18. The Kama Bulgars—forebears of today's Kazan' Tatars—were, in Gumilev's words, the least reliable subjects of the Horde. See: L. N. Gumilev, Ritmy Evrazii (Moscow, 1993), p. 48.
19. For example, Batu was a pagan, while his son Sartak was Orthodox, and Berke was a Muslim.
20. V.O. Kliuchevskii, Sochineniia, vol. 2 (Moscow, 1957), p. 43.
21. Edvard Kinan [Edward Keenan], "Kazan' i Moskoviia: model' stepnoi diplomatii" Panorama-forum, 1995, no. 1, p. 75.
22. N. S. Trubetskoi, "O turanskom elemente v russkoi kul'ture," Panorama-forum, 1997, no. 1, p. 36 [and this issue of Anthropology and Archeology of Eurasia, pp. 8—29; the original Russian page citation cannot be correct as Trubetskoi's article ends on p. 25.—Ed.].
23. Derzhavin, Karamzin, Aksakov, Turgenev, Chaadaev, Ogarev, and many others descended from Tatar clans that had gone over into the service of Rossiia. See: N. A. Baskakov, Russkie familii tiurkskogo proiskhozhdeniia (Moscow: Nauka, 1979); A. Kh. Khalikov, 500 russkikh familii bulgaro-tatarskogo proiskhozhdeniia (Kazan, 1992).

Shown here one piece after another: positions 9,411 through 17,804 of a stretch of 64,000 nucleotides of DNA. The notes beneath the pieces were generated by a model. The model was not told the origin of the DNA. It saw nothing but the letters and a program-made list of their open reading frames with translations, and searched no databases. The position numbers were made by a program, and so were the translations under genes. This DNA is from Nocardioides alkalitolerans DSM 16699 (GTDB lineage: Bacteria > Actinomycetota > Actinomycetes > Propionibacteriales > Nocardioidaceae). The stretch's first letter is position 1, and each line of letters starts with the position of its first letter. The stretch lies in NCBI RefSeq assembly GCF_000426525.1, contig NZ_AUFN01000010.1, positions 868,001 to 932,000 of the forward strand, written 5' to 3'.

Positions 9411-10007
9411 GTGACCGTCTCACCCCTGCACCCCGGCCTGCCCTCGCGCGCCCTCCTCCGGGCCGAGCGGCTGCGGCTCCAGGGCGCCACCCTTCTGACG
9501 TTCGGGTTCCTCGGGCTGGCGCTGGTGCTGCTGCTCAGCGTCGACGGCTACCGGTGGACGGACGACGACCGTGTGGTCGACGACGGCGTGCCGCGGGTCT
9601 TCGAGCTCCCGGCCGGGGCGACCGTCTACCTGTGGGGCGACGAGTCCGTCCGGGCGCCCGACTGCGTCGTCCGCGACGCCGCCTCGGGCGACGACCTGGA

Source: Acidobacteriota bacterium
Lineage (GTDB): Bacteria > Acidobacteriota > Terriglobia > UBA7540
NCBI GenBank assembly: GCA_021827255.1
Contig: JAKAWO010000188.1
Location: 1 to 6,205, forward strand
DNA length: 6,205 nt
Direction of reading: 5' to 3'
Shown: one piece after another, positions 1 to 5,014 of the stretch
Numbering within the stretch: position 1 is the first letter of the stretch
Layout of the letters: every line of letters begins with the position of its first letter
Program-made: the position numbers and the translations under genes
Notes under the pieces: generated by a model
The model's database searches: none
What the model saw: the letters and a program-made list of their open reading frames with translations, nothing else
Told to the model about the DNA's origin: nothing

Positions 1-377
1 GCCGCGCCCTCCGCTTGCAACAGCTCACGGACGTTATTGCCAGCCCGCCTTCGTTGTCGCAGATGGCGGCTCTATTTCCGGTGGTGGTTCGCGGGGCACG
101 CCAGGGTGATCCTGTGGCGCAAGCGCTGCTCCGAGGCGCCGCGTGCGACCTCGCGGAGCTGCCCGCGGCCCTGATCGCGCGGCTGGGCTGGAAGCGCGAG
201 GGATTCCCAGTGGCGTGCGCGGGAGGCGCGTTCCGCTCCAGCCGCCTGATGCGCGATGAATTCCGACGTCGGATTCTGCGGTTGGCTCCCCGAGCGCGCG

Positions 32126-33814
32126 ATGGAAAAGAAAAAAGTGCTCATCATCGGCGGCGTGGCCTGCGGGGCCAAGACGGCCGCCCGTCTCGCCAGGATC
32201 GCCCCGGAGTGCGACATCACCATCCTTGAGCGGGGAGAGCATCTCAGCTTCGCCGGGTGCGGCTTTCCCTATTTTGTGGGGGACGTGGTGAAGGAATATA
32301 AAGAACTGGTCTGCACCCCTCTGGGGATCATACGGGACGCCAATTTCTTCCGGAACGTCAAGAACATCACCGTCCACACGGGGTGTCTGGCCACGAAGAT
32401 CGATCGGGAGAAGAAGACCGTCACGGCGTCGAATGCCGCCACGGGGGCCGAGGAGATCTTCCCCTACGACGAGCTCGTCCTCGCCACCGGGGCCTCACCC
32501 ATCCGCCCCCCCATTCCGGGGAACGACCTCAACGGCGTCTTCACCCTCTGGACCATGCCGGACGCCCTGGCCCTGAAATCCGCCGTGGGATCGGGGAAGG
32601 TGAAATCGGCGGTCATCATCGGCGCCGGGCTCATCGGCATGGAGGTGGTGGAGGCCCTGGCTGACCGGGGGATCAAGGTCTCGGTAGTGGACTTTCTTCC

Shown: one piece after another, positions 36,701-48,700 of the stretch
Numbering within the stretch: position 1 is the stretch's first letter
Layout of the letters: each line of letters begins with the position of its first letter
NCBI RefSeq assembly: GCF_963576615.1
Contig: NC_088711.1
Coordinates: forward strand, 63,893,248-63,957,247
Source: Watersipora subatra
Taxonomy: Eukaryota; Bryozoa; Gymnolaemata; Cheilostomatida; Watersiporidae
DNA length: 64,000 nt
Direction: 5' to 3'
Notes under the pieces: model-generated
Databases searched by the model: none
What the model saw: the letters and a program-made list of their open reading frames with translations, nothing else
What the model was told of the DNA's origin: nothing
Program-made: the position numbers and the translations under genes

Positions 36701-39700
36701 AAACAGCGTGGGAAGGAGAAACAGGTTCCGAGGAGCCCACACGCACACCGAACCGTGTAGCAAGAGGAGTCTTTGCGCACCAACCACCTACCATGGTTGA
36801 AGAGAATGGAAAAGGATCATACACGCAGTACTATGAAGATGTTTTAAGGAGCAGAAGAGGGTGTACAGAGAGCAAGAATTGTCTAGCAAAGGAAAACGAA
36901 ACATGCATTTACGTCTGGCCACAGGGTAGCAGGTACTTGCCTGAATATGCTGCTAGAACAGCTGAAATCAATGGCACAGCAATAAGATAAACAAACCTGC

24. R. G. Skrynnikov, Boris Godunov (Moscow: Nauka, 1983), p. 122.
25. Jaroslaw Pelenski, State and Society in Muscovite Rossiia and the Mongol—Turkic System in the Sixteenth Century ([New York]: Brooklyn College CUNY, 1978), p. 108.
26. "An organic part of the establishment of the actual Muscovite tsardom was the resolution of the 'Kazan' question,' that is, the destruction in the east of the last dangerous antagonist capable of threatening the vital centers of the country, and the breakthrough of the Russians into the seeming boundlessness of the eastern difficult expanses: the steppes, the taiga, the tundra, the oceans," writes V. Tsymburskii. See: Inoe. Rossiia kak~sub"ekt (Moscow, 1995), p. 212.
27. M. Khudiakov, Ocherki po istorii Kazanskogo khanstva (Kazan', r923), p. 235.
28. V. O. Kliuchevskii, Soch[ineniia] v deviati tomakh, vol. 4 (Moscow, 1989), p. 202.
29. A. B. Zubov and V. A. Kolosov, "Chto ishchet Rossiia? Tsennostnye orientatsii rossiiskikh izbiratelei 12 dekabria 1993 goda," Polls, 1994, no. 1, p. 104.
30. Ibid., p. 107.